I am attempting to get ready to allow for more community support of the packaging methods from Appupdater. However, there are a number of security concerns that I need to address first. Most of these have probably been addressed with Linux package managers, which I need to do some more research on.
1. A "package" XML can run any system command as administrator with full file system access. I don't see any way around this due to the nature of what Appupdater does, this is essential to keep your programs up to date. Can we somehow limit or vet what a "bad" package is so malicious code can't be run on projects with appupdater? Can we quarantine package installation somehow to a certain part of the filesystem?
2. A fully decentralized model can cause problems, namely duplicate package names. I imagine a number of programs may want the package name "pdf" or "vnc" or "office" so there needs to be a way to distinguish or prioritize these or you may install something different than expected.
3. "Bad" binary installers downloaded and installed, perhaps by a package maintainer gone bad or a hacked website. I'm not sure if there is much we can do about this one, maybe just make sure the download hash matches the publically downloadable file. But that doesn't prevent an author from just changing the package file, unless there is some sort of review process.
1. Digital signatures. Can we leverage this somehow like the Linux distros do? Maybe each application package should be signed by my "nabber.org" key or some other trusted certifying authority of "goodness" of a package that there are no malicious commands. This is too labor intensive for evaluating downloaded binaries, so this really doesn't help when trusting the installed code itself. This of course would be an option in the program, to require signatures or not, depending on your situation.
don't the linux distros sign the package list?
might be worth asking for advice on the yum mailing list: http://linux.duke.edu/projects/yum/
Yes I've looked at some of the ways the Linux distros do it and I'm looking for something a little more decentralized. The way these usually work is one key signs all the packages in a single repository, done.
What I'd like to do is have more options and allow for multiple signatures. So for instance, I could sign a package, the program author could sign the package, and even you could the sign the package. That way I could in theory only install packages signed by you because I don't trust anyone else. Or I could install packages signed directly by the author if I import those keys. The cryptographic separation like this is pretty straight forward, the problem I'm wrestling with now is where the signature files actually reside. You shouldn't be required to have me or the author add your signature files to the package or even to our website. And how do we even index packages in this case, can we just do it by name, or should we be covering the URL to the package? What if URL changes? What if package name changes (GAIM -> Pidgin)? Do we need to include signatures in apps.xml? Is that even safe? Or do we need a new list of signature files to go out and grab?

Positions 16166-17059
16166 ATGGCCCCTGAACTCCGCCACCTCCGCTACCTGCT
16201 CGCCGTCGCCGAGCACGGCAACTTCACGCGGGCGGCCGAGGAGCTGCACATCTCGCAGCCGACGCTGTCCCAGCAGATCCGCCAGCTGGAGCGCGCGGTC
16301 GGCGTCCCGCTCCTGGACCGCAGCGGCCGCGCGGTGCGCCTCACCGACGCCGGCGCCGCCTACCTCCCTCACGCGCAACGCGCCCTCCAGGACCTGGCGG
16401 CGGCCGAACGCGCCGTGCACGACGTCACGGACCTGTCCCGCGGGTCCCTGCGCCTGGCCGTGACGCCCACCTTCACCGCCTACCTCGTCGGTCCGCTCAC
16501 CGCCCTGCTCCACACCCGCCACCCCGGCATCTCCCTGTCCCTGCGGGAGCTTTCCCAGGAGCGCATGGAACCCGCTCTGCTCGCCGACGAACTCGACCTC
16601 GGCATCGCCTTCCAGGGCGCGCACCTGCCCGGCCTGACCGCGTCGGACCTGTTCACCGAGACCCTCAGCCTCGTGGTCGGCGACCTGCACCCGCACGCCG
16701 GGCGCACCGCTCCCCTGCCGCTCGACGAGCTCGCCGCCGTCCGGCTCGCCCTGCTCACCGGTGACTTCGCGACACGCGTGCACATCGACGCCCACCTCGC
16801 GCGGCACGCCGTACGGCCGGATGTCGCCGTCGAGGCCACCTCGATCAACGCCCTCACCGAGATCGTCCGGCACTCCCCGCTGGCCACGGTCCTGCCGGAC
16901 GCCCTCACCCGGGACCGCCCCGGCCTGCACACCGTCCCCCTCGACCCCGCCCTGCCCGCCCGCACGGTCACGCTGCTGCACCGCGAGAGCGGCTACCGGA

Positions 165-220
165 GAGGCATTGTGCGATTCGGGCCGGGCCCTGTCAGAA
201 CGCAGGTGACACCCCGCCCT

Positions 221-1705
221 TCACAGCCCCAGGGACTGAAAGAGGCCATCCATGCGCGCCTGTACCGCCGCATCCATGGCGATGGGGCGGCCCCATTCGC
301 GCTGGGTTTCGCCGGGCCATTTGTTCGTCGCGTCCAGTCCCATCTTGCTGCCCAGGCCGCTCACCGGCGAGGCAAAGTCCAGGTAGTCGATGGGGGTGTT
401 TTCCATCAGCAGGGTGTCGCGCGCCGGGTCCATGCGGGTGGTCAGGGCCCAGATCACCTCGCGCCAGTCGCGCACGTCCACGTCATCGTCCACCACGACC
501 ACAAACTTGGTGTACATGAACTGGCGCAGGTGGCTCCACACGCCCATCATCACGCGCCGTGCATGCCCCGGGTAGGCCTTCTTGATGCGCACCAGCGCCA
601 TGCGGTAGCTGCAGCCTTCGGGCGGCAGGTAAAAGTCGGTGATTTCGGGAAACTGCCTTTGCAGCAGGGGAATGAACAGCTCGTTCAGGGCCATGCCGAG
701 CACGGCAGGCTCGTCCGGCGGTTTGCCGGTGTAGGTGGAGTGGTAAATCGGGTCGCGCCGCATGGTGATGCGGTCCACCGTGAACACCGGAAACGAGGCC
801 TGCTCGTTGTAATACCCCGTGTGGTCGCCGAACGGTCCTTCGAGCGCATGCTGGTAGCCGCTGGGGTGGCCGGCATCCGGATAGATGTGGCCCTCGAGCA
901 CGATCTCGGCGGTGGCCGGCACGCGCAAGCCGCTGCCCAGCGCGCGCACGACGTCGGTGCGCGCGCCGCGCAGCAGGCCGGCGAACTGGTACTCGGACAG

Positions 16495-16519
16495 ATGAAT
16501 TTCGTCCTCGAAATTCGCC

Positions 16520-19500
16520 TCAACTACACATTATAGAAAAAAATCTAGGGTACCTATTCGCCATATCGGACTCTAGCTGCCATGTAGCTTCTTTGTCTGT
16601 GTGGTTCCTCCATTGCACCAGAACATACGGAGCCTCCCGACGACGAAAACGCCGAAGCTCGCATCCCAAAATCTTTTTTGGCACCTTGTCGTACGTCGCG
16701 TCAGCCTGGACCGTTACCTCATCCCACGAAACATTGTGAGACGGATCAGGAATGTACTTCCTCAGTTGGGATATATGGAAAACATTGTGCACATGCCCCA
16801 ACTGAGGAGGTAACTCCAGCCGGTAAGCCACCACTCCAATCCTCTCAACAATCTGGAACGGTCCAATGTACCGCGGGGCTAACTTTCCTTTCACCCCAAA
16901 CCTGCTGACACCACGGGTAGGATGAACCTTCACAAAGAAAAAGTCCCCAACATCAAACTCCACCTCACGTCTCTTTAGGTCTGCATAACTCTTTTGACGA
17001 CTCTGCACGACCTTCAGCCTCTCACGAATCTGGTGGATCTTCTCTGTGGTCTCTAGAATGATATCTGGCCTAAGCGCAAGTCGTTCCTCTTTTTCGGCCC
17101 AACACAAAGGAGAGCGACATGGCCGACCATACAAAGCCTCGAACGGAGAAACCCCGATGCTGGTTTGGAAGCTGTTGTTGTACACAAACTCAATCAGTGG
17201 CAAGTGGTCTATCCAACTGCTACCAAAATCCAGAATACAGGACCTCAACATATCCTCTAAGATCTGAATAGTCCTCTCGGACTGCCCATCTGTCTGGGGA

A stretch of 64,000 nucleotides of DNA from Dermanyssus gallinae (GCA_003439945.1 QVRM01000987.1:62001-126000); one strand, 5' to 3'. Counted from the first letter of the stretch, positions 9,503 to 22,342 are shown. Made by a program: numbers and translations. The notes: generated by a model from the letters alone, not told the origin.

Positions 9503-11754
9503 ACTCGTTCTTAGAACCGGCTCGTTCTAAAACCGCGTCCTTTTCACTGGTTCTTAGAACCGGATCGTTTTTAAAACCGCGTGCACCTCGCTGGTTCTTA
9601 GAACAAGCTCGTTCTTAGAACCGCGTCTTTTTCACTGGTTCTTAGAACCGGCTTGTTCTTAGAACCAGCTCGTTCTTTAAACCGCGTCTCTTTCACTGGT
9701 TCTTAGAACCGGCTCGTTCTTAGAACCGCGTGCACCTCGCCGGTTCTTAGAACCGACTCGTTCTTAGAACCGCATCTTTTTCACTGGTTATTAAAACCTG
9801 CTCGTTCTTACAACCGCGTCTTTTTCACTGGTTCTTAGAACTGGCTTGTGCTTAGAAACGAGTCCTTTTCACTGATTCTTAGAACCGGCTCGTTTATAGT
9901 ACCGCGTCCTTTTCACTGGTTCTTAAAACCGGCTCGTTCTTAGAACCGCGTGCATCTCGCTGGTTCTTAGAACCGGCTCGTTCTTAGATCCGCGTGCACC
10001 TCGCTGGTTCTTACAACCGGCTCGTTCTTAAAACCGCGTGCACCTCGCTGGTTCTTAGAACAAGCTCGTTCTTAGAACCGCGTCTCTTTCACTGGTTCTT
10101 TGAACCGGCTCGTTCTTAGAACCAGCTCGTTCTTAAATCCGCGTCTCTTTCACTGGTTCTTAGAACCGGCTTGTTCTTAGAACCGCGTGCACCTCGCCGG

Just thinking out loud, I'll probably have better insight as I think this through more.
Ok here's my plan for going ahead on this issue, we are already at stage 2:
1. Server Side: Allow others to create repositories and add them to the config file manual, similar to apt's sources.list.
Client Side: Only the "official" repository will be included by default.
2. Client Side: Take bugs and fix them. There may be issues if repositories "overlap."
3. Client Side: Add option to cryptographically sign apps.xml, versions.xml, probably using gpg. There will be a directory of public keys to accept and a config file option on to allow or deny files that fail or are missing a signature. Probably of the form SIG_CHECK = REQUIRE, REQUEST, SKIP. Where REQUIRE won't install anything without a valid signature, REQUEST will install anything with a valid signature or no signature (but not failed signatures), SKIP doesn't check any signatures (current mode).
Server Side: The signature will reside in some pre-defined place, probably in the same directory like apps.sig and versions.sig. Possible XML file additions (see below).
4. Server Side: User community can sign package lists (*.xml) with their GPG key. Post .sig files to internet.
Client Side: Add option to look for user apps.sig and versions.sig URLs, similar to apps.xml files. Will match signatures to *.xml files based on hash of content (URL independent). Possibly add a setting to require X number of valid user signatures before repository is deemed "good."
Other notes on possible apps.xml, versions.xml changes:
- add a tag to describe multiple .sig file locations (both)
- add a tag to suggest other repositories to user (apps.xml)
- add a tag to describe where the public key can be obtained from (automatically, both)
- add time last modified tag (both)
Anyone else have any comments or thoughts on these?
Just checked in stage 3! I made the following changes from the above description:
- There is no default location for signature files, it must be defined in the XML file itself.
- There is not a public key directory, instead I added the capability for auto-keying. The server side must support this (just a tag in the XML file).
- Jumped ahead to stage 4 and added some XML tags to define where the signature is.